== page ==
What to do if I am a bouncer at a club/restaurant and was severely battered by a patron?

Get Legal Help Today

 Secured with SHA-256 Encryption

What to do if I am a bouncer at a club/restaurant and was severely battered by a patron?

He broke a beer bottle and cut my face and head. I have over 80 stitches and staples on my arm and face because of this assault. Who can I sue? What should be my first step?

Asked on January 31, 2012 under Personal Injury, Texas

Answers:

SJZ, Member, New York Bar / FreeAdvice Contributing Attorney

Answered 9 years ago | Contributor

You can absolutely sue the patron--assault is not "just" a crime, but is also a civil "tort," or something you can sue over. You could potentially recover unreimbursed medical costs and lost  wages, as well as pain and sufferiing.

You could potentially sue any friends/associates/etc. of his IF they took part in the assault in some way, including blocking your retreat; blocking others from helping or calling for help; restraining you; handing the attacker the bottle; etc.

You could only sue your employer (the club/restaurant) if it was at fault in some way. Examples would include allowing this patron in despite his having had a history of disturbance, violence, threats, etc.; not taking reasonable steps if he indicated violent potential that night (e.g. not calling the police or cutting him off from more alcohal, putting you in greater jeopardy). But if there's no reason to think the employer was particularly at fault, you can't sue it.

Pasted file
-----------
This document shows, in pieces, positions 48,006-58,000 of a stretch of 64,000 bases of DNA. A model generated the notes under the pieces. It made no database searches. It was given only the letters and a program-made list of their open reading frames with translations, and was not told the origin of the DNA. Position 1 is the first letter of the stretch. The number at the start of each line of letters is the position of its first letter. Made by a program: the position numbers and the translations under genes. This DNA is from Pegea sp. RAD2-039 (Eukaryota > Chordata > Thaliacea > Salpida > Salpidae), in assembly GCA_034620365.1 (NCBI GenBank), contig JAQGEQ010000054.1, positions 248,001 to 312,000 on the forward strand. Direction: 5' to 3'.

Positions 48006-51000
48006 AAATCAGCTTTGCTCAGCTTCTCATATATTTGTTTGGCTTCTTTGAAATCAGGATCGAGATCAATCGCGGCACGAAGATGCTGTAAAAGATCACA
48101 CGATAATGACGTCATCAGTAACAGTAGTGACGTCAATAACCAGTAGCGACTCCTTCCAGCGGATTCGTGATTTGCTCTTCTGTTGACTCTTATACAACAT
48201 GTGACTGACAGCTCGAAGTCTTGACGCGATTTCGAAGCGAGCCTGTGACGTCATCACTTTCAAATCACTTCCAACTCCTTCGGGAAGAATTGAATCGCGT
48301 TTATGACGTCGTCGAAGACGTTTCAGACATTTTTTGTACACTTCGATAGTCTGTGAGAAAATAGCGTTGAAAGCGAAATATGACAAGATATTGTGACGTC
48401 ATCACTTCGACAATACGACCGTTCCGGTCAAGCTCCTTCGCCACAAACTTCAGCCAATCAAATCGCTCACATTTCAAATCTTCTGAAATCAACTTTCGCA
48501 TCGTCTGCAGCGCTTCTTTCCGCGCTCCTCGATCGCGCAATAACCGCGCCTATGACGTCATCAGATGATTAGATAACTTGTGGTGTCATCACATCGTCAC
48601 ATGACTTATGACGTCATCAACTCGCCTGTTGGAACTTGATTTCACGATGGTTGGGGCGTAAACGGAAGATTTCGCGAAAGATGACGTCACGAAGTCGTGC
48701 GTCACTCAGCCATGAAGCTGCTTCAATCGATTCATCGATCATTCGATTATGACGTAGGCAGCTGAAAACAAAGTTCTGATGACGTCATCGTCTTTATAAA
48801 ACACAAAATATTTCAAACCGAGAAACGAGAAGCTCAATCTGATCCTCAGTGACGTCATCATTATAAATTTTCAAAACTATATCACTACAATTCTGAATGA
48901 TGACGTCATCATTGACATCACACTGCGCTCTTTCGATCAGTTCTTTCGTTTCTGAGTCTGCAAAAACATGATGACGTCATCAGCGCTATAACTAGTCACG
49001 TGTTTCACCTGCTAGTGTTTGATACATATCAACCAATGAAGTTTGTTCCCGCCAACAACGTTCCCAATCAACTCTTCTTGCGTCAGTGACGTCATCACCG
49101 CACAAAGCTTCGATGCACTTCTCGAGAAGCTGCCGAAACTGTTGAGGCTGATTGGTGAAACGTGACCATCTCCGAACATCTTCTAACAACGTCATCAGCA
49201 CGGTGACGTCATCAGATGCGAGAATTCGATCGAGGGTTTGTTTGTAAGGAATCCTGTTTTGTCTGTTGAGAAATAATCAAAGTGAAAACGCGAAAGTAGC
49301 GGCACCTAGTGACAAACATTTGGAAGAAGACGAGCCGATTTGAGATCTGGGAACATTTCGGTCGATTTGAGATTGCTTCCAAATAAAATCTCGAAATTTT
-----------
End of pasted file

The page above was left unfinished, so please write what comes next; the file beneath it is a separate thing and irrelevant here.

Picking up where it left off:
Unless you feel like you've been mostly compensated by any insurance you may have, leaving just a few hundred dollars or so to sue for, your first step is to speak with a personal injury attorney to evaluate your case. Many or most will provide a free initial consultation, so talk to a lawyer before trying to sue on your own (that's always an option if you don't like what  the lawyers are telling you).


IMPORTANT NOTICE: The Answer(s) provided above are for general information only. The attorney providing the answer was not serving as the attorney for the person submitting the question or in any attorney-client relationship with such person. Laws may vary from state to state, and sometimes change. Tiny variations in the facts, or a fact not set forth in a question, often can change a legal outcome or an attorney's conclusion. Although AttorneyPages.com has verified the attorney was admitted to practice law in at least one jurisdiction, he or she may not be authorized to practice law in the jurisdiction referred to in the question, nor is he or she necessarily experienced in the area of the law involved. Unlike the information in the Answer(s) above, upon which you should NOT rely, for personal advice you can rely upon we suggest you retain an attorney to represent you.

Get Legal Help Today

Find the right lawyer for your legal issue.

 Secured with SHA-256 Encryption